How likely is it that your business could be audited by the IRS based on your recent tax filing? Here’s what every business owner should know about the IRS audit process. Some business audits occur randomly, but a variety of tax–return–related items are likely to raise red flags with the IRS and may lead to an audit.
Although the drop of the corporate tax rate from a top rate of 35% to a flat rate of 21% may be one of the most talked about provisions of the Tax Cuts and Jobs Act (TCJA), corporations aren’t the only type of entity significantly benefiting from the new law. Owners of noncorporate “pass-through” entities may see some major — albeit temporary — relief in the form of a new deduction for a portion of qualified business income (QBI).
With Black Friday and holiday shopping around the corner, now is the time many businesses start making thank-you gifts to customers, clients, employees and other business entities and associates. Unfortunately, the tax rules limit the deduction for business gifts to $25 per person per year, a limitation that has remained the same since it was added into law back in 1962. Fifty-five years later, the $25 limit is unrealistically small in many business gift-giving situations. Fortunately, there are a few exceptions.
How likely is it that your business could be audited by the IRS based on your recent tax filing? Here’s what every business owner should know about the IRS audit process: Some business audits occur randomly, but a variety of tax-return-related items are likely to raise red flags with the IRS and may lead to an audit.
We’re about to leave 2016, which may go down as one of the most eventful years for investors since the Financial Crisis. The year started with a tumultuous market sell-off, then major geopolitical events including Brexit and the surprise Trump victory. The U.S. stock markets (S&P and Dow Jones) have sky rocketed, the U.S. dollar has soared to its highest level in 14 years and interest rates are on the rise. Some people are concerned. Others may be peering over the bridge’s edge into the icy waters below. There are reasons for nervousness. Control and don’t be discouraged for 2017. Here are three areas all focused on the theme “Be Flexible.”
Among the many controversial topics being batted around this election season, one of the few with any opportunity for bi-partisan support is a reform of the corporate tax code. While it is still an issue that generates strong opinions on either side of the aisle, most politicians and business executives realize that the current corporate tax structure is broken. Despite a corporate tax rate that tops out at 39 percent, the highest in the industrialized world, the U.S. actually has a fairly low “effective tax rate.” U.S.-based companies pay only about 10 percent tax because of numerous tax breaks and tax provisions, according to the Government Accountability Office.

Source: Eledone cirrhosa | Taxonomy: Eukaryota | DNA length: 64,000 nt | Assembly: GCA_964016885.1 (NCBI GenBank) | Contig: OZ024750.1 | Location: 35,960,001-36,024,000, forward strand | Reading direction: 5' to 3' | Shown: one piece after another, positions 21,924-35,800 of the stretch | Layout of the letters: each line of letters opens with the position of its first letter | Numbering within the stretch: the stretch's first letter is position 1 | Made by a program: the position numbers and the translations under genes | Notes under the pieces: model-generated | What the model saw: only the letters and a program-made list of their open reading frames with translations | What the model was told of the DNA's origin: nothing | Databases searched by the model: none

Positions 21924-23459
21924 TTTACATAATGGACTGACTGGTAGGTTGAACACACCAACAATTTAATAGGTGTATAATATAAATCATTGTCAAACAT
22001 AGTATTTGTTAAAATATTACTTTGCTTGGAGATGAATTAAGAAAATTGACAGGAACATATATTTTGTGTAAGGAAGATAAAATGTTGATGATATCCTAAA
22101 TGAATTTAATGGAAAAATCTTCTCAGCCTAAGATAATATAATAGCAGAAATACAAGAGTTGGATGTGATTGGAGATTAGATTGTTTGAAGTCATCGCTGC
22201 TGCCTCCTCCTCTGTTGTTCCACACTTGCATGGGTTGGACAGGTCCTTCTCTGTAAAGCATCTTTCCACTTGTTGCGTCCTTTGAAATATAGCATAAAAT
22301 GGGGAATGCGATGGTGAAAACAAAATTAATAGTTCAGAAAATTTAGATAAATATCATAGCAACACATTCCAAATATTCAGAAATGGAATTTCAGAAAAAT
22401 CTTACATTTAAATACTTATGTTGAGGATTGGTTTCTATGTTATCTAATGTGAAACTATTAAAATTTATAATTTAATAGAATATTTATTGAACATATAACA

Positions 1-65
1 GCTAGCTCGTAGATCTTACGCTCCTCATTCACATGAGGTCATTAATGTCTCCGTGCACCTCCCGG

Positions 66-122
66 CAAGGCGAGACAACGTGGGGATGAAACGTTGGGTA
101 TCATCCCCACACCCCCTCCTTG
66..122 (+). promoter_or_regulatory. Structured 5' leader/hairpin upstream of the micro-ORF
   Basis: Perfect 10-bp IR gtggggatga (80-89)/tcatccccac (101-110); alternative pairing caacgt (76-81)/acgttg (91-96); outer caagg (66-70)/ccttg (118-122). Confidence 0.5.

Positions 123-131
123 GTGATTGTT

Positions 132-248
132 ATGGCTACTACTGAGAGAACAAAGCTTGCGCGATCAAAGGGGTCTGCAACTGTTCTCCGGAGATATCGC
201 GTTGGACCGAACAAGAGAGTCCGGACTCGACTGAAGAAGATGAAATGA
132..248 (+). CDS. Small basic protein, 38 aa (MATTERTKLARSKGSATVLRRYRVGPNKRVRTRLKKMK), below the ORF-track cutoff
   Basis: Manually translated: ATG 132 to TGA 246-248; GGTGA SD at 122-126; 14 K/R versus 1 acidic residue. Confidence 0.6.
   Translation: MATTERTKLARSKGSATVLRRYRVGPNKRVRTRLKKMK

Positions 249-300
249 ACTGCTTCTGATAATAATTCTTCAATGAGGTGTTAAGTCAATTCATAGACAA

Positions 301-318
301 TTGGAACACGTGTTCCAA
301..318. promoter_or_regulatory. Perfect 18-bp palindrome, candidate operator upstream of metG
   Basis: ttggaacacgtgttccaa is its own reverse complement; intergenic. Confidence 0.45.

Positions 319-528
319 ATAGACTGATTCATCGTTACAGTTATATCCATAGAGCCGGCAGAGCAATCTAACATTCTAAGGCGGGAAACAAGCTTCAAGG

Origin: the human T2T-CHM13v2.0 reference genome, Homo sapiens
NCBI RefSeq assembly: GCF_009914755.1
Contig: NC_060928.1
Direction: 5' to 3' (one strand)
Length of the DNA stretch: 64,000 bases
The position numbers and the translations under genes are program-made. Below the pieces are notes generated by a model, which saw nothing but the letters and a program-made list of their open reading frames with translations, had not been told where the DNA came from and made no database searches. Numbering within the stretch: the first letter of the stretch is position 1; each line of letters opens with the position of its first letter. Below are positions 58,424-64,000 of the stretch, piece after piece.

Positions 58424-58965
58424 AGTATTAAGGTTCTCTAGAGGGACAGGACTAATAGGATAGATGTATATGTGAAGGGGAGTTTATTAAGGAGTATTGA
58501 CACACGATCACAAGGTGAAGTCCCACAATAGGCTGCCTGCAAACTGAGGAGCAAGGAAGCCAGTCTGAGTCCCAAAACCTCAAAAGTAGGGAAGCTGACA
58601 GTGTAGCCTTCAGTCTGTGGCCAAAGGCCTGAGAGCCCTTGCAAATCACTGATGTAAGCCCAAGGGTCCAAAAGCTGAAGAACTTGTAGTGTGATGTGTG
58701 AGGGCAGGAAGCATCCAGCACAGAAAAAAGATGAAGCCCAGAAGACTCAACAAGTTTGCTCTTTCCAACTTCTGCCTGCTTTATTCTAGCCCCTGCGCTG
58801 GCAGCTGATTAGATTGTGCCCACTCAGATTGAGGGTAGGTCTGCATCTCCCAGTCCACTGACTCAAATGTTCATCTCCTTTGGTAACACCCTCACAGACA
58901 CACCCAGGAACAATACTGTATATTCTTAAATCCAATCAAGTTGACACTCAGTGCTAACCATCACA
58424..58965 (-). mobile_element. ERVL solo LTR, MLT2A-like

For many people this time of year is a reflection on the successes, and cost for those successes, over the previous year. As people sit down with their certified public accountant or tax preparer, they are often surprised at how much financial growth they have experienced from one year to the next. While this discovery may be a reason to celebrate, when viewed from another angle the same success sometimes causes less happiness when people realize the increase in their taxes.
Several tax changes may take businesses and individuals by surprise on filing day if they are not attentive to new forms and new tax provisions that took effect in 2014. Don’t be one of those businesses or individuals sent scrambling for forms or rushing to find documentation for deductions, tax credits or filing requirements at the last minute. Here are two tax changes that require some thought well before the April 15 tax day deadline.
Christmas has come and gone! The world didn’t end on December 21! The New Year is here! And, for accountants, that means the tax season has begun. Much of the end of December was busy with helping clients to minimize their 2012 tax burdens. But, what do you do if you didn’t complete (or didn’t […]